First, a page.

I am delighted to offer another guest post contributed in response to my recent call for contributions to the blog by black women and other women of color.
If you’d like to submit a post or an idea for a post for consideration, email me at firstname.lastname@example.org. I pay $150 for accepted posts. The posts can be anonymous or not, as you prefer. I welcome content on #MakeupMonday (the initial impetus was a Twitter follower asking for #MakeupMonday posts oriented toward women of color) as well as anything related to the academic and post-academic career.
Dr. Shahla Khan is an author, blogger and YouTuber when she isn’t teaching or researching. Life forced her to convert to feminism and she never looked back since.
So, this happened in 2010.
I was 23, a second-year Ph.D. Fellow and also a part-time lecturer at the university that shall not be named for some boring legal reasons.
The university building was divided into student area and staff area. There were 4 floors and each floor had classes on the left and faculty offices on the right. Not sure if every university has this privacy feature but the only faculty could enter the faculty area (as the doors would need a card barcode to open).
One fine afternoon I was in the faculty lounge waiting for some papers to be printed off of the common printer. As there were plenty of them, I sat by the lounge sofa and began reading one of the academic magazines. A colleague arrived to fill water in his bottle by the nearby kitchen sink. I looked up, smiled and descended back to the world of academic luster.
Suddenly I heard him “hi”. I looked up and responded “hello” thinking this would lead to some small talk.
He had a stern look on his face as he questioned: “you know this part of the lounge is for faculty only, right?”
I didn’t get the implication yet but naively affirmed “yes of course” and went back to my magazine.
He interrupted me again “which means no student is allowed in here, for any reason unless with a faculty member?”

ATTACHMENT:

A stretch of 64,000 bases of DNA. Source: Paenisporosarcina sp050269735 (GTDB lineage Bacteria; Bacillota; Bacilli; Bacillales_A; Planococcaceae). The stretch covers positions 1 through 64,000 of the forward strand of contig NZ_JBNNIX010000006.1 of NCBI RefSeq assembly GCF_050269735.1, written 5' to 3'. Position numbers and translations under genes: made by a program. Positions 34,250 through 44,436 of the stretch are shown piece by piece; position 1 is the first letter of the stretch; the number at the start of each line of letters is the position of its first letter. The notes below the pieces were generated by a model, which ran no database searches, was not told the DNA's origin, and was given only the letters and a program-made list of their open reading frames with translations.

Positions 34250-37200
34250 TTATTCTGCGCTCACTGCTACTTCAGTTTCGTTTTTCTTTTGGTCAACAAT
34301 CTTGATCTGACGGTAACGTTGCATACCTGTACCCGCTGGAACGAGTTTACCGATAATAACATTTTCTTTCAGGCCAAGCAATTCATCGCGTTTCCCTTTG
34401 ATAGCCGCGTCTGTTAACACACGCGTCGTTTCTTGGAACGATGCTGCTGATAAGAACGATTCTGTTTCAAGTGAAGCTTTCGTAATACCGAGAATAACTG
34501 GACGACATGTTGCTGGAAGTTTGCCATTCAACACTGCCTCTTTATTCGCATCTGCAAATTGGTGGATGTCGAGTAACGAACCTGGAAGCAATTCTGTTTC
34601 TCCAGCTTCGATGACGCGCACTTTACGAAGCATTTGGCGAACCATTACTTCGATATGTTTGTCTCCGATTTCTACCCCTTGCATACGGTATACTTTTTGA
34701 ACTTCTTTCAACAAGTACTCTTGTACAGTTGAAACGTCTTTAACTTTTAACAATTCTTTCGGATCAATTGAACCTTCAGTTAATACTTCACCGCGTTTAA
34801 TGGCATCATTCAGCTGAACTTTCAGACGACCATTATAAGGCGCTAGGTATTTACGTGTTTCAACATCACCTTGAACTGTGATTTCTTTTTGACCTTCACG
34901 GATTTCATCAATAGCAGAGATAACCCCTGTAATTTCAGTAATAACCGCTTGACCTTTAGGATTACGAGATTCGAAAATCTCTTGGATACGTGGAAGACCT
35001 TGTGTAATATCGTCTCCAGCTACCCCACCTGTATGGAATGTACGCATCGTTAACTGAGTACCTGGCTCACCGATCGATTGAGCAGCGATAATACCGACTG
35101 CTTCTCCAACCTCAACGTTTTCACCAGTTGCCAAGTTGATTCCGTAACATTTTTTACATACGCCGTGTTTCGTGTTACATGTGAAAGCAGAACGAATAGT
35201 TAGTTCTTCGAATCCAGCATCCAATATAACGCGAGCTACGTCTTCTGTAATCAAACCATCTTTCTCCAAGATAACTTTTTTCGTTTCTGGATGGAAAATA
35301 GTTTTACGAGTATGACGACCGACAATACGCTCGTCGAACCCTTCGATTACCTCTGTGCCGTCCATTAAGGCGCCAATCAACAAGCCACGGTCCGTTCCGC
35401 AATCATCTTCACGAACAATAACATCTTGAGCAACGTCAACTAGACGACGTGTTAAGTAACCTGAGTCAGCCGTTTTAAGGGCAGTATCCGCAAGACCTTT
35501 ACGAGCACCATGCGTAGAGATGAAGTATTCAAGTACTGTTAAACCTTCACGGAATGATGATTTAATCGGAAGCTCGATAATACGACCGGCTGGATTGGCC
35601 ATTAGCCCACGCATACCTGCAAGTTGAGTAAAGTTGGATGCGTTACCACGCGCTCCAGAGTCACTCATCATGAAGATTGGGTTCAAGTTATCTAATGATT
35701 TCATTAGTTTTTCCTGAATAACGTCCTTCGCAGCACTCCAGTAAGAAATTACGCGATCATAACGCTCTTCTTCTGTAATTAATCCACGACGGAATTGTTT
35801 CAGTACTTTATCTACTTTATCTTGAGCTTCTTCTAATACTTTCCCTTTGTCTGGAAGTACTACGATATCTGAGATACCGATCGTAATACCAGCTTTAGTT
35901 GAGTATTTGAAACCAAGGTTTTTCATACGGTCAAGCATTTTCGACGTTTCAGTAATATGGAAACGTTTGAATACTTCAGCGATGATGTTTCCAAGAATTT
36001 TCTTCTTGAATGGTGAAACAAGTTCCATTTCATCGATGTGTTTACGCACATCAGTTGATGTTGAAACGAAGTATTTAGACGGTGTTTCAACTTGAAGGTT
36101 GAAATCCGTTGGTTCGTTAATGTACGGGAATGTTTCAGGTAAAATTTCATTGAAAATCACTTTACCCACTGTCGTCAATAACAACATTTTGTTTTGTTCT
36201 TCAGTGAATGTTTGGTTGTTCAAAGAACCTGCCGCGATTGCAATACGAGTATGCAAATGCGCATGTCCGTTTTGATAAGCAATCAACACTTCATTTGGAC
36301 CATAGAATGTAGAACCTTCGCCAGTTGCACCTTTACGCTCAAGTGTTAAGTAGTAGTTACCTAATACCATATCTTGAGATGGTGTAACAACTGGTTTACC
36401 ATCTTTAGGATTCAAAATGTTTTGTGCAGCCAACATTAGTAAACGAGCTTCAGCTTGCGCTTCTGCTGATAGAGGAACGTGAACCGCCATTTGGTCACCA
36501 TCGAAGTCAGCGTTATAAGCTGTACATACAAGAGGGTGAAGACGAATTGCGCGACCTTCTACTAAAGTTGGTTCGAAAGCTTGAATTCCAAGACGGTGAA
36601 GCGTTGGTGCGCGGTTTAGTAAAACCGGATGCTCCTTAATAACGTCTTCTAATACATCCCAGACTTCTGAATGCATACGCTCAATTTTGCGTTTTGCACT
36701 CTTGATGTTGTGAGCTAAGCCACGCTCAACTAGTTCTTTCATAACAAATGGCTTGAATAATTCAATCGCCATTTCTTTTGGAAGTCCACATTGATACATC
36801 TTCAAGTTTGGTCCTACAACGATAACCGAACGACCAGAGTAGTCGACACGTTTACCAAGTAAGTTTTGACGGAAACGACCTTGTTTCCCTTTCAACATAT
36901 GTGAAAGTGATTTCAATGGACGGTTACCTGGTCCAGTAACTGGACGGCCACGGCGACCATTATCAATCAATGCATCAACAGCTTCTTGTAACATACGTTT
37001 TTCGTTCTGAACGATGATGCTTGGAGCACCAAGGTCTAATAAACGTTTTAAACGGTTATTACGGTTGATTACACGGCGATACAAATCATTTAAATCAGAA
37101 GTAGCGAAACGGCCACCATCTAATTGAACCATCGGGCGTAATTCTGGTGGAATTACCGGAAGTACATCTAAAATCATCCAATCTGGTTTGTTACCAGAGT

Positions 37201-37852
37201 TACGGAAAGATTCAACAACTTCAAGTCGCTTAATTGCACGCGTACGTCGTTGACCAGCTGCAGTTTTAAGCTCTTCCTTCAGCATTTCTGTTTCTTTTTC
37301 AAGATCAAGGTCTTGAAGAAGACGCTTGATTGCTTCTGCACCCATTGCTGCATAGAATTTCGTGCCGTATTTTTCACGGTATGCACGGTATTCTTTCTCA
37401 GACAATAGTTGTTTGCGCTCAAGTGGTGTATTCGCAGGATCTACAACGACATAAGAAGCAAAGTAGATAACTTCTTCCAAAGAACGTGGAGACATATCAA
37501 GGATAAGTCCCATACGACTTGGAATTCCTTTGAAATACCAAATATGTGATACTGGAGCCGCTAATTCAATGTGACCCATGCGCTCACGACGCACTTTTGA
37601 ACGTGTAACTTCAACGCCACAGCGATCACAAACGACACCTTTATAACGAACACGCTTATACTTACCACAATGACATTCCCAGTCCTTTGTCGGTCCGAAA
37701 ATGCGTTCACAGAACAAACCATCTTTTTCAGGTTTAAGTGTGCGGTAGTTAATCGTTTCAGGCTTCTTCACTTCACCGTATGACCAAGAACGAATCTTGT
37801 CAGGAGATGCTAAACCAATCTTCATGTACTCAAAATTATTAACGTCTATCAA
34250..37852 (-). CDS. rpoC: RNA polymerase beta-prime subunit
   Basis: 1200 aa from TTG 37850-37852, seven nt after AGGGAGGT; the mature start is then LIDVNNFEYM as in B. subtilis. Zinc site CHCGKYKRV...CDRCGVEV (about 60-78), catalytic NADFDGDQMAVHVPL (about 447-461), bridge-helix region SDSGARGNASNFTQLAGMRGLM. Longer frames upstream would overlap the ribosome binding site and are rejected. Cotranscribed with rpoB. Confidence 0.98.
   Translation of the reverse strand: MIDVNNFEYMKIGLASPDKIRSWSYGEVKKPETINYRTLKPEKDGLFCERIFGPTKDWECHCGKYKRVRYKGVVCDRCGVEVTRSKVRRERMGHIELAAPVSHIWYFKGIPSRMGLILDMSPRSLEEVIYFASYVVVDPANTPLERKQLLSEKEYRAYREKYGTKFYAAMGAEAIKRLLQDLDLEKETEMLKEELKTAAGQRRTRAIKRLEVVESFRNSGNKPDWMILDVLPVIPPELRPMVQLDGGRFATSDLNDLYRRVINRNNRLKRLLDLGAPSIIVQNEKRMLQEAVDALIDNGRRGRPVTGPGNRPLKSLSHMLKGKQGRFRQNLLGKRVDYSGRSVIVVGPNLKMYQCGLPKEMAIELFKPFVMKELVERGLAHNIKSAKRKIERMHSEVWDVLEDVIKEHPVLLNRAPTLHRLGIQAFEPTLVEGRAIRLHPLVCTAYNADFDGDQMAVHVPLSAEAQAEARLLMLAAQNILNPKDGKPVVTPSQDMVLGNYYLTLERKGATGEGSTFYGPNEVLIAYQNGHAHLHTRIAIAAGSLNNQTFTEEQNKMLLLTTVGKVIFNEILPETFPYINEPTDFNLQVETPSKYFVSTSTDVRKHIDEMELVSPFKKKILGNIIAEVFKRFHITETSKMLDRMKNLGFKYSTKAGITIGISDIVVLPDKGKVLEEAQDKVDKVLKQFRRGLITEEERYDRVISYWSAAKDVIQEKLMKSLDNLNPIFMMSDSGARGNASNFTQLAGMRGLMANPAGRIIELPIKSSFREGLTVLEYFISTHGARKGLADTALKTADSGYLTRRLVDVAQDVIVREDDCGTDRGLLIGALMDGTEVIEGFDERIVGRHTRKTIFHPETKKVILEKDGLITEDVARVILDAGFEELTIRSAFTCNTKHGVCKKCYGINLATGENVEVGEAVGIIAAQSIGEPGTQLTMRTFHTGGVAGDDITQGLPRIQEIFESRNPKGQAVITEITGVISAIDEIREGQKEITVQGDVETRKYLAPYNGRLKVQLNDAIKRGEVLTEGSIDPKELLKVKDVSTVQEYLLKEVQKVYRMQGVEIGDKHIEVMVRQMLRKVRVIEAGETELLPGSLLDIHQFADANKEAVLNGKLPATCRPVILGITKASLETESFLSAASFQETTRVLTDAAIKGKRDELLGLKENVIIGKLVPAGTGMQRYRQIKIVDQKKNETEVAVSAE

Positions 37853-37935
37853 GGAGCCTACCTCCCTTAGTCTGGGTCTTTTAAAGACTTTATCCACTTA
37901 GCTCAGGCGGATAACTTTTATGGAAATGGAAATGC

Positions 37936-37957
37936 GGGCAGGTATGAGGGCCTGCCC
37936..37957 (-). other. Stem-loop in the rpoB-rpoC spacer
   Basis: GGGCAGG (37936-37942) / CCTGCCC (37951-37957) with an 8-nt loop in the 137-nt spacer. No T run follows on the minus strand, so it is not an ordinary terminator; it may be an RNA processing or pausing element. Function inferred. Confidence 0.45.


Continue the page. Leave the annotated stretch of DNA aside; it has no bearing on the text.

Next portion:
Now puzzled, I respond “yes”.
At this point, I felt the discomfort of this guy about me being there quite strongly.
And then it dawns on me, he thinks I am a student!
Before he blurted out other questions with disgust, I showed him the lanyard and the card it held.
As he looked at the card, his face turned red realizing that he misbehaved with a colleague who is a woman of color. The bias just spat across the whole room.
To me, this was unpleasant, certainly disrespectful, but hardly a surprise. I am asked over and over again to prove my identity, show my documents and fight to be in a place because I am a woman of color. My other British and European counterparts, unsurprisingly have never once talked about any such thing happen to them. They just belong.
If you think this was bad, he added, after pausing for the redness from his face to calm,
“you know it’s a compliment, right?”
I get the vibe of an expensive Dior Rouge lipstick being put on a pig, but I ask hesitatingly “sorry, what?”
And with that weird look on his face he says “you know, I thought that you were a student because you are so young and good looking…”
At this point, I don’t utter a word because frankly, I couldn’t think of a decent way to respond to this piece of #’!& but I have that look in my eyes that roughly translated to ‘seriously dude, WTF’!
I assumed he got the message because his pathetic smile transformed into a fearful look as he rushed to leave the room.
Within a matter of a few minutes, my entire experience of academia was reduced to two stereotypes. First that as a woman of color, I need to prove my worth at every spot, even at the lounge where others just hang out. And second, that this privileged ignorant idiot thought that I would take it as a compliment if he called me young and student looking. The first one was racist and the second one was sexist.
Women have hard enough time in academia and other professional fields to be taken seriously. And then there are people like him who think that calling a fellow colleague young (outer appearance) would make up for the fact that he just misbehaved with me.
I know that many people won’t even see the first act as misbehavior as he just wanted to know if a student was hanging out in the staff lounge. But this is awfully painful because this is a pattern and not a single incident. When you look at this from the other side of the table, only then you feel the depravity of it. And while I politely I assured him that I was aware that students were not allowed in the faculty lounge, he still continued to pester me.
Am I supposed to forget that my academic worth and right to belong was questioned just because he called me ‘young and good looking’ before he left? Is that all female academics aspire to be? Put the brains in the bin and just dress hotter?
Our society puts this pressure on women to look younger and sexier and then punishes and mocks us for being vain and dumb. For women of color this gets worse because we are either ‘exotic’ or ‘uncivilized/unworthy’. And neither of these are helpful when you are out there to be an academic. It is like asking if the ripeness of a tomato would help fuel the rocket.
- Six Ways To Create Sister Circles In Academe – WOC Guest Post
- Black Women Faculty at HBCUs – WOC Guest Post
- Losing and Finding a Sense of Belonging in Academia – WOC Guest Post
- Do. Or Do Not. There Is No Try. (Academic Writing and The Force)
- Makeup Monday: Brows Get Their Own Post, Because Of Course They Do